Ryan winning despite missing piece

Bo Ryan

MADISON, Wis. -- Bo Ryan's spacious office doubles as a museum for Wisconsin basketball junkies.

Glistening framed photos of notable Badgers line the walls. A vintage image of a Wisconsin player -- his legs covered in thick knee braces -- painted onto the post of an old crate basket is positioned near his mahogany desk.

And then there's the real prize for the coach who leads the unblemished, third-ranked Wisconsin squad (16-0) that will face Indiana in Bloomington on Tuesday night on ESPN.

Beneath a lamp, a collection of pictures featuring Ryan with his grandkids -- the children who've triggered a softness that has surprised his adult children -- shines as bright as the place they've occupied in his life.

A whistle swings from that light -- basketball is the fabric of the Ryan family, of course -- but it's an afterthought compared with the photos of the 66-year-old with the wide smile next to those vibrant kids.

Those boys and girls grabbed "BeePa's" heart the day they were born, and they've never let go.

That's why he frequently schedules time to finish crossword puzzles with 5-year-old Aoife. And that's why the man known for his gruff demeanor doesn't fuss when his other grandkids run onto the court in the middle of team drills.

Maybe he's different now.

Ryan's family has always been his priority. But those around him wonder whether losing his father, William "Butch" Ryan, in August changed him, perhaps made him value everything a bit more than he did before Butch died.

As he settles into his office the night before a major Big Ten matchup against Iowa, Bo Ryan mentions his dad without prompting.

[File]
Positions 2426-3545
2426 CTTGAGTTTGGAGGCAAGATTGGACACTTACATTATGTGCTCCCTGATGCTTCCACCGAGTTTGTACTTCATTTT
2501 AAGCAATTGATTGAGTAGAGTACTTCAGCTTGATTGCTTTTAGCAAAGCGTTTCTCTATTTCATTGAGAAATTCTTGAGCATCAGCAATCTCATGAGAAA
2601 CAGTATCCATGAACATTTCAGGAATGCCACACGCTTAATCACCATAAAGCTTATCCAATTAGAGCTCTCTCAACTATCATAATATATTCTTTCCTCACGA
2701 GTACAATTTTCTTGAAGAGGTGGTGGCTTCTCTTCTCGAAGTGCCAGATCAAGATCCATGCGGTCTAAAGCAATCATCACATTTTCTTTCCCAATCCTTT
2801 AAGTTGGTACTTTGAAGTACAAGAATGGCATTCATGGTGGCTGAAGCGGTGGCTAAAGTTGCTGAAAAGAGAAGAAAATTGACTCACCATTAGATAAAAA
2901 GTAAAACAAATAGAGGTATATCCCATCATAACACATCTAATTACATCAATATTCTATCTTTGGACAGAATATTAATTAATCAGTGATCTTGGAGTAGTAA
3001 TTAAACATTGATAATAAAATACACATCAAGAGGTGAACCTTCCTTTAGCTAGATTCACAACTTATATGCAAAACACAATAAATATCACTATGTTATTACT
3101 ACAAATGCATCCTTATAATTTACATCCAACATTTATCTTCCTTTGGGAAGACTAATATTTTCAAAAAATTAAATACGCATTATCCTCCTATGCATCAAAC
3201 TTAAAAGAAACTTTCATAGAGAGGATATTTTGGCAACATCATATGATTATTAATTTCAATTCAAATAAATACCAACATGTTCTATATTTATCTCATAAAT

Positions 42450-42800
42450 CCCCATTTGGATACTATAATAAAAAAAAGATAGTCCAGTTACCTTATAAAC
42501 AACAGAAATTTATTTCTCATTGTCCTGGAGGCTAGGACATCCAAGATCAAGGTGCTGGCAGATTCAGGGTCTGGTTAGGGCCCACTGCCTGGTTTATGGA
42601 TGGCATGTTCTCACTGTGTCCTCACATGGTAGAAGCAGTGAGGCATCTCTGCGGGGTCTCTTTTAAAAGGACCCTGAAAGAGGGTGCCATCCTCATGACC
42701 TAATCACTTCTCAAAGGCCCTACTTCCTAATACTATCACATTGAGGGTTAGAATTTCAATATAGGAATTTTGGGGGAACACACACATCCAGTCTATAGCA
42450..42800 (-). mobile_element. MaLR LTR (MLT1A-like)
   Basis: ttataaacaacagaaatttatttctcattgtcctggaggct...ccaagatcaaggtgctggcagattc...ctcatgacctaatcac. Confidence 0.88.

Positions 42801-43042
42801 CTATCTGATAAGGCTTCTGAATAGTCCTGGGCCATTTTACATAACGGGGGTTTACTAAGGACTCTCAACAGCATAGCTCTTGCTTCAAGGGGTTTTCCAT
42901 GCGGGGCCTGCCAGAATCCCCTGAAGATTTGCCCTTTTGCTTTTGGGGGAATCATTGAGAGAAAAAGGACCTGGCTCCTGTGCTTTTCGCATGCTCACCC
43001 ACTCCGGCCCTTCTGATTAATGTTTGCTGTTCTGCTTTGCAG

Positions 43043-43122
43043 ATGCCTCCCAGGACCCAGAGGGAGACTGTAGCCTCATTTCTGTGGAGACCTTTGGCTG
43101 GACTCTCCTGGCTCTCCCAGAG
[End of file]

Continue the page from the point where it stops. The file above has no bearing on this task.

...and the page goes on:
He'd love to bring his father to Arlington, Texas, in April. Butch and Bo were always a popular duo at the Final Four.

He'd love to tell his father about this group of young men who might constitute his most capable and solidified Badgers team.

He'd love to call his father and talk hoops, just one more time.

He wishes Butch Ryan could see this.

"I think basketball season makes it extra tough," said Megan Kaiser, Ryan's daughter. "They would call after every game just to talk a little bit about it. I think there are some phone calls being missed."

Butch might be gone.

But the man who runs Wisconsin basketball is everything the World War II veteran thought he'd be and more. Bo Ryan's success -- and Wisconsin's, too -- is an extension of his father's legacy.

It's too quiet.

Squeaking sneakers and balls bouncing off backboards should not be the only sounds when young men gather to play basketball, especially on a team facing the growing pressure of being an undefeated program atop the Big Ten.

But it's relatively silent at the Wisconsin practice facility adjacent to the Kohl Center in Madison.

The assembly-line approach makes this feel more like a marching band's pregame prep for a bowl game, not a Division I basketball practice the evening before a contentious outing against a stacked, nationally ranked Iowa squad.

The Badgers should carry briefcases, not gym bags.

They are, however, relentless in their meticulousness.

When the systematic session begins, players walk onto the floor and maneuver through a series of fundamental drills.

Passing. Shooting. Dribbling. More passing. More dribbling. More shooting.

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